A natural RF, both in range and arm, a howitzer that would classify as a 70 in your usual scouting reports, some said he could play a decent CF in the Majors, and I wouldn’t put it past him although I think he lacks reactions and jump to be more than decent, the Adam Duvall defense kit, a little stretched in center, elite on the corner.
He’s also not a good baserunner when it comes to steal, barely over 60% SB success in his NPB career, but his Sprint Speed should be in the red for Savant, which allows him to go 1st to 3rd on base hit more often than not. He has a balanced BIP profile, pulling in the air for power but, with a Pull% just over 40%, he’s not a dead “hit to left” RHB, so he can wait and let the ball travel to punch the other way, casually dropping a knock or even going full oppo taco in his hitter-friendly park in Hiroshima.
Still, he’ll have to transition from low 90s heaters to 100+mph gas, from loopy curveballs and wandering forkballs to whatever in the world this is, and as such his numbers have to be corrected a bit, just like the difficulty setting on most games.
Another caveat is where, and with whom, he played until the end of the season: Hiroshima is a good place to hit but a bad lineup to hit into, a 1–9 that has really not a lot to offer, a bunch of contact hitters with the only 20+ HR supplier being Suzuki. That meant he received the second half Juan Soto treatment quite a lot as of late, after a two month tear that saw him go to <20 to almost 40 bombs he’s now getting walked a ton, leaving the burden on the hands of Kikuchi and breakout catcher Shogo Sakakura.
This leaves his plate discipline numbers skewed, not a lot though as he always showed a knack for the zone, lacking the willingness to expand that is typical of a power hitter, but it must be considered when doing the hardest part of the job: comparing him to MLB players, trying to put him into perspective as he’s ready to step in American soil.
I tried to do that in an imprecise way, just like everyone without a transition model does: look at what he did in Japan, take away some HR and BB, add Ks and see who he resembles.
Suzuki has a good foundation though: even if we take away some pop I can’t see him slug less than 20 HR, but I also don’t expect him to walk more than 10%, 12% at best and his K rate will hardly stay under 20%. On this broad stroke I found three possible outcomes, alas three hitters he could reproduce in performance come 2022:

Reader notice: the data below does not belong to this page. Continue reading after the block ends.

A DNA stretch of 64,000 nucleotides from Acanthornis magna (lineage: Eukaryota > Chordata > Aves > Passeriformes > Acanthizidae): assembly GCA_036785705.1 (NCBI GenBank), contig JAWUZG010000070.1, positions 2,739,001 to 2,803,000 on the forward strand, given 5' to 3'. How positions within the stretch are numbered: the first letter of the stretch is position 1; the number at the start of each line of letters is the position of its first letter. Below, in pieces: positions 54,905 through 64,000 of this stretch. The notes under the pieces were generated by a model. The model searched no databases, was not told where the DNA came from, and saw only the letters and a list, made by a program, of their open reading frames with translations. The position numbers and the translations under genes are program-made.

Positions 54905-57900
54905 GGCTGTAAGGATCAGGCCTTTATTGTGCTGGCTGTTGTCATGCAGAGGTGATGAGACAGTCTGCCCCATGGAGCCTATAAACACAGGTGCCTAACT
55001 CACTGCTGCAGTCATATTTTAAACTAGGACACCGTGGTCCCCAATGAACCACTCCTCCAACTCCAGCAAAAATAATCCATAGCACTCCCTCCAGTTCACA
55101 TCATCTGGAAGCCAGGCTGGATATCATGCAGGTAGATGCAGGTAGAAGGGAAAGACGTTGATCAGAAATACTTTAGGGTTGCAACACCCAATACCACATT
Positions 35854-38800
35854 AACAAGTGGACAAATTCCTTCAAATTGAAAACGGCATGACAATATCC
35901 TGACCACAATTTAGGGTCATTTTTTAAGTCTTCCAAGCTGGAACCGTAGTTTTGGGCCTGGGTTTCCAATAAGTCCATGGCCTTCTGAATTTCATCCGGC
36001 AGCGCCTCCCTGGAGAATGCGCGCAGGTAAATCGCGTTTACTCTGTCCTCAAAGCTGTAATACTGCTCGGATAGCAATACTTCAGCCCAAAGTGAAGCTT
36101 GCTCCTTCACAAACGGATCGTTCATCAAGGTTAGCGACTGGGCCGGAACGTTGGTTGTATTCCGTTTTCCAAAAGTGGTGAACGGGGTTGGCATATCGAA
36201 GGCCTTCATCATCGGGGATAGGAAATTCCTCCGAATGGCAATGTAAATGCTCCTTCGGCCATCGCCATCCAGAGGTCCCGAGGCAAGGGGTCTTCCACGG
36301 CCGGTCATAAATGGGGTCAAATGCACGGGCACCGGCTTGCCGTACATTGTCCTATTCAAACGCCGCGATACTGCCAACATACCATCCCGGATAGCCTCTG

This is not a bad trio! All of them were worth at least 2 WAR, good but not great, and all were at least league average, if not above average hitters on their own. Carlson and Verdugo were bad defensively but that’s because of their CF stints, while their RF results are solid, and all of them are passable baserunners, Verdugo even a good one.
What changes here is the power/discipline profile, and that mirrors a couple of possible outcomes for Seiya: he could sacrifice power for contact, avoiding too many Ks but seeing his ISO in the low to mid .100 he could end up with a Verdugo-like statline, one that doesn’t inspire but is that of a good big leaguer, one that takes a walk, strikes out less than the league and knocks 10 bombs while batting in the .280s, more of a #2 than a cleanup hitter.
He could also be a Dylan Carlson, searching for more pop in his bat at the expense of contact and more strikeouts without lessening his walking skills, a slugger more than a high AVG hitter.
My favourite comp though is Avisail Garcia: both have stocky builds and amazing tools, look in disbelief at Avisail’s Savant page and his speed/defense bloodshed, both have 20+ HR in their bats, a .200 ISO barrier they ought to shatter. If anything, Seiya should walk more than Garcia’s 7% BB, and have a higher, but not that higher, AVG than .260 but he’ll also have a lot on his hands smashing almost 30 bombs, moreso if he ends up in Comerica or other Hells.
That’s to say that I expect Suzuki to be a 3+ WAR player from the get-go, a solid performer both with his bat, a 110–120 wRC+ at worst, and with his physical tools, allowing him to bring positive Def value to his WAR calculation, a decent amount of OAA and a lot of Assists from the RF premises. He won’t bat over .300 or walk at a 16% clip, but even if those rates regress to a .270 and 11%, we are talking about well above average production both offensively and defensively.
What about his contract though? He’s 27, young enough for a 4+ year deal but competition on the market and red flags due to the recent Akiyama/Tsutsugo struggles could scare potential interested franchises. I’d say he gets around 13–15M$ AAV on a 3 year deal with team options for year 4/5, a solution that makes both him and the team happy, a hefty bag but not a potential albatross for a payroll, a friendly sign if he proves to be the real deal.
Which I think he is: Seiya may not be a Zodiac cavalier, but he is a great hitter, fielder and player all around. Going from Japan to the States is not easy, albeit the last Suzuki to make the jump will be enshrined in Cooperstown in a couple of years.
No pressure, Seiya! And see you in the US, possibly in the NL thanks!
NPB stats updated to October 25th, MLB stats from FanGraphs.